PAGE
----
Populism is Dangerous
Populism is a force antithetical to liberal democracy, if not democracy itself. Liberal democracy tempers pure, majoritarian democracy by introducing a written set of rules (a constitution), separation of powers and resultant checks and balances, and, most importantly, by protecting fundamental rights for all people (especially minorities).
Regardless of immutable characteristic – that is, race, creed, national origin, sex, gender, religion, etc – all individuals within the polity have fundamental rights, namely those of life, liberty, and the pursuit of property. Populism’s appeal attacks this fundamental tenet of a liberal society.
Populism generally emerges after economic shocks or during prolonged economic malaise. Following the first event, voters naturally rebel against the status quo and search for an answer, no matter how outlandish or irrational, to calamitous events outside of their control. During periods of economic stagnation in which voters may find economics stalling and inequality rising, populism gains traction by promising to revitalize or overhaul a system not necessarily broken. This speaks to human nature: Restlessness and a desire to change even what’s working.
Right-wing populism most obviously attacks and undermines liberal values: It appeals to voters by vilifying minority racial and religious populations. Minorities cause economic catastrophes, so right-wing populists claim. Immigrants lower wages and dilute the true population with inferior genes, morals, and values. They draw undue funds from the government and contribute little to the nation’s culture; it amounts of an invasion of a state’s sovereignty. Moreover, immigrants, especially those of different religions, threaten law and order by illegally entering the country, sympathizing with terrorists, and working to undermine the nation from within.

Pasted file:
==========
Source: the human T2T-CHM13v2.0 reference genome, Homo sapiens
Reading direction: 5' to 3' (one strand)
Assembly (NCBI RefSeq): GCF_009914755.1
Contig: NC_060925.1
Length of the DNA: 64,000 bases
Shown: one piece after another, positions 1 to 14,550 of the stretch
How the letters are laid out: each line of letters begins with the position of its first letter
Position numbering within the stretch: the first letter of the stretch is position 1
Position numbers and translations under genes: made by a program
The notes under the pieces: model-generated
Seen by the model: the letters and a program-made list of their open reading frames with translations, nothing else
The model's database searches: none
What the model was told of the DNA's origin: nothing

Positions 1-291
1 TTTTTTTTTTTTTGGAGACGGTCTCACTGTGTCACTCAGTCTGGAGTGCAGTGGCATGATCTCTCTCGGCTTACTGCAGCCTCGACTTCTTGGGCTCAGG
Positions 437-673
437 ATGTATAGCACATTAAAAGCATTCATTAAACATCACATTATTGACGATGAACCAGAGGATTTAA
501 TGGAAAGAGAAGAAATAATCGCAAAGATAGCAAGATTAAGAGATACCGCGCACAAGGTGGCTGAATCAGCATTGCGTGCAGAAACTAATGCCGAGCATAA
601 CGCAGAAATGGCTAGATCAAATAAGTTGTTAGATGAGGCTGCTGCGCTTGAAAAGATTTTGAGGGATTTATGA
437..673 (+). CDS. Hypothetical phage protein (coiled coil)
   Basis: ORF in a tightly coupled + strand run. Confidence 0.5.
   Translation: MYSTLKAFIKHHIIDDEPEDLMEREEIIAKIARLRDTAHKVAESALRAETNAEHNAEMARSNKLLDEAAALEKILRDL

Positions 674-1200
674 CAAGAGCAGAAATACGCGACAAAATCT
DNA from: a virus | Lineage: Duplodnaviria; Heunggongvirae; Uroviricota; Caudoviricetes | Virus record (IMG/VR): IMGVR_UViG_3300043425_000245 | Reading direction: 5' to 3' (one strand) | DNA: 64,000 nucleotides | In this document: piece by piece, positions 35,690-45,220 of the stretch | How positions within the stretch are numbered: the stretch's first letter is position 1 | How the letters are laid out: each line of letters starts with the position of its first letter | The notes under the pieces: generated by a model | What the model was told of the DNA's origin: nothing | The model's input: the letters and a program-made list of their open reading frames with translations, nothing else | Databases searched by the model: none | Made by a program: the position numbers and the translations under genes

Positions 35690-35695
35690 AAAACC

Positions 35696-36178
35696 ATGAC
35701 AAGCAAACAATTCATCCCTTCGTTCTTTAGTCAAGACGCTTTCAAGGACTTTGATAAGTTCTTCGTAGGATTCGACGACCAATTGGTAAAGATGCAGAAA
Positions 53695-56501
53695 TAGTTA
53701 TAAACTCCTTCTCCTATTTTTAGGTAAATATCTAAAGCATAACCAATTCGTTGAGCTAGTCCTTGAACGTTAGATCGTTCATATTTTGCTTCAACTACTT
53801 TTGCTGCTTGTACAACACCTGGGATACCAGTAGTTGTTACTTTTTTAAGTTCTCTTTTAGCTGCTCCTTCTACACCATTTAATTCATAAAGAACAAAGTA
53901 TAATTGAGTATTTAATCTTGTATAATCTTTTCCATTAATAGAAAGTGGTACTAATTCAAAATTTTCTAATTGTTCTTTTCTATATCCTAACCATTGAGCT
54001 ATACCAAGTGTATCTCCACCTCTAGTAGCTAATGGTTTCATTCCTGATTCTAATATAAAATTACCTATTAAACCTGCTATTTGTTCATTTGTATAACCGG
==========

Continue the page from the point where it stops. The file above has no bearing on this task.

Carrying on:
The vilification, then, arises from a mixture of contrived rationality as well as typical demagogic rhetoric that centers around xenophobia and the inherent inferiority of those different from the nation’s native stock. Only by dramatically curtailing immigration, doubling down on law and order, and enacting reforms that limit religious practice to prevent extremists from meeting and planning terrorist attacks can the nation be salvaged.
Or so the right-wing populist argues with rhetoric that establishes a national “golden age” to which current conditions can be compared. This golden age, often contrived, benefits from memory’s ability to ignore the bad and focus solely on the good – the golden age becomes a period of full employment, accepted national morals, low crime, and no threat from terrorism. It contrasts perfectly with a threatening world in which low-skill jobs become increasingly sparse and terror attacks, though rare, dominate news coverage and the fears of millions.
This naturally appeals to many. It takes agency away from voters and the existing system. One person’s unemployment isn’t due to mismatched skills or any fault of his own; rather, it’s due to an outside force who undercuts wages while also failing to assimilate with the existing culture. Fear motivates voters. They come to believe carnage dominates society, whether from crime or terrorism. And so vilifying immigrants and religious minorities becomes the means by which the country can be salvaged (and united in a front against assaults on sovereignty and national values) and returned to its golden age.
But obviously this is at odds with existing liberal values. Minorities lose rights under such populist administrations. Liberal democracy is the problem because it protects enemies of the state. Its pillars must be struck down to allow the native majority to govern and protect the nation, often by whatever means necessary. In the end, such democracy really is rule by the mob. A fleeting majority riled by emotions and stirred to passion through hateful rhetoric leads to rights for some and tyranny for all.